Spend Now, Save On Tuition Later

College Tuition, Education Costs, Cost, Expense, Money, University, School, Student CBS/AP

Blaise and Lauren Aguirre have a house in the suburbs, a mortgage, two cars, three children and the same concern most young families have.

"We're very worried about the cost of college and how rapidly it's going up," Blaise Aguirre said.

They have good reason to worry, reports CBS News Correspondent Tony Guida. In just the past 10 years, the average cost of tuition and fees at four-year private colleges has spiked 38-percent. The same goes for four-year public schools, a jump much higher than the rate of inflation.

To combat the problem, a year ago the Aguirres enrolled in two rebate plans that automatically kick back a small portion of all their purchases to a college kitty. Call it a kind of "frequent buyer program."

"We put all our purchases on the credit card," said Lauren Aguirre. "The kids' summer camp, the swimming lessons, Blaise's judo, the groceries."

The rebate plans, Upromise and Baby Mint, are Web-based, free to join and dedicated to the proposition that what Americans do best is spend money. The programs have cut deals with thousands of companies -- Wal-Mart, AT&T, GM and The Gap are just a few -- to rebate a percentage of what members spend with them.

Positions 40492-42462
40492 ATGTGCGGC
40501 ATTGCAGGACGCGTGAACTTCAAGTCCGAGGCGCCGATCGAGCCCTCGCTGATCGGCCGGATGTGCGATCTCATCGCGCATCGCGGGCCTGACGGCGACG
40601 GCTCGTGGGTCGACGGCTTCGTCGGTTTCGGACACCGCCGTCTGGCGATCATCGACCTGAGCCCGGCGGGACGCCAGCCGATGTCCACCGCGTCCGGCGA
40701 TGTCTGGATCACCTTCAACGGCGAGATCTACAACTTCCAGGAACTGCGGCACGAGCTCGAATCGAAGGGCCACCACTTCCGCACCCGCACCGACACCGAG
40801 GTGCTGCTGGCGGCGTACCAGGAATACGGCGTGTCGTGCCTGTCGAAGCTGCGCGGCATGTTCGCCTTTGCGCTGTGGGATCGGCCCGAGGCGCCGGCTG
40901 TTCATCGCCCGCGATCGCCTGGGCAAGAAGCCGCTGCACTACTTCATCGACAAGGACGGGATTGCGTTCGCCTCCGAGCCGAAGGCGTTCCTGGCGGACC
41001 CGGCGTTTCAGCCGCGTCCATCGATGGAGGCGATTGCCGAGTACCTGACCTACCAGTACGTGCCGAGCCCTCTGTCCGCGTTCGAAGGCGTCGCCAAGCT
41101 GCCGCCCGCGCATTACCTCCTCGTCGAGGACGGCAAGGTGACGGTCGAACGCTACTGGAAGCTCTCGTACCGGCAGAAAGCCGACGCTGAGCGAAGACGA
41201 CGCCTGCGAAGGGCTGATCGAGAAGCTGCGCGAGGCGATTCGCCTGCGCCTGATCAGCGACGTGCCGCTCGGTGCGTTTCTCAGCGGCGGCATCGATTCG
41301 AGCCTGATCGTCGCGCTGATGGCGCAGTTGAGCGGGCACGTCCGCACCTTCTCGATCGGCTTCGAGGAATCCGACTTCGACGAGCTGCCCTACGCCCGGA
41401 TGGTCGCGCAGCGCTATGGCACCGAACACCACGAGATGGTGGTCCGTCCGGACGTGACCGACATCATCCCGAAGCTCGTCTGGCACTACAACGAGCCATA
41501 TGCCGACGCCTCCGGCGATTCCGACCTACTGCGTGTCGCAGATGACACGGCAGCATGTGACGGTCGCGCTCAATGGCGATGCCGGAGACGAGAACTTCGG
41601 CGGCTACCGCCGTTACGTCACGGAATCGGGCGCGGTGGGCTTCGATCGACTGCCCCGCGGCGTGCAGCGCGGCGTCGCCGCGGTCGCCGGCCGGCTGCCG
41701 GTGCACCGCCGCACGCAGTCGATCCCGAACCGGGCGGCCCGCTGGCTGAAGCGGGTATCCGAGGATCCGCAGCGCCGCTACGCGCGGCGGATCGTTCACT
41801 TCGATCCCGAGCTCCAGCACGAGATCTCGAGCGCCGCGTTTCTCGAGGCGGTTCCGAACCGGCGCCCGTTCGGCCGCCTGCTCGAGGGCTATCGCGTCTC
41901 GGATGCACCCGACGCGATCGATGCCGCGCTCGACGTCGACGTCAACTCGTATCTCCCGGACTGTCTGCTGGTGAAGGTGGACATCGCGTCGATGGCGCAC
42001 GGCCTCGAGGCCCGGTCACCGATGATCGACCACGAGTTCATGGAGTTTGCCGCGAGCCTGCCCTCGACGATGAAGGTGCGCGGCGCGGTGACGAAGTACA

The savings can even be deposited into a special tax-free college account called a 529. Both plans also offer their own credit cards, with rebates, as well as the option of asking anyone -— say a grandparent -- register and link their rewards to your college account, Tony Guida reports.

"It's a pain-free way to save because it's always stuff we're going to buy anyway," said Lauren Aguirre.

That's the trick, says Richard Flaherty, president of College Parents of America. He urges parents not to change spending habits just to chase the rebates, and he adds, "We think that parents should be aware that they cannot pay for college just with a rebate program."

Guida says everyone agrees that anything that focuses parents' attentions on the need to start saving early for college is worthwhile. What is also worth considering is the enviable database these plans are collecting: the spending habits of millions of young families.

That may be the greater education.
  • Joel Arak

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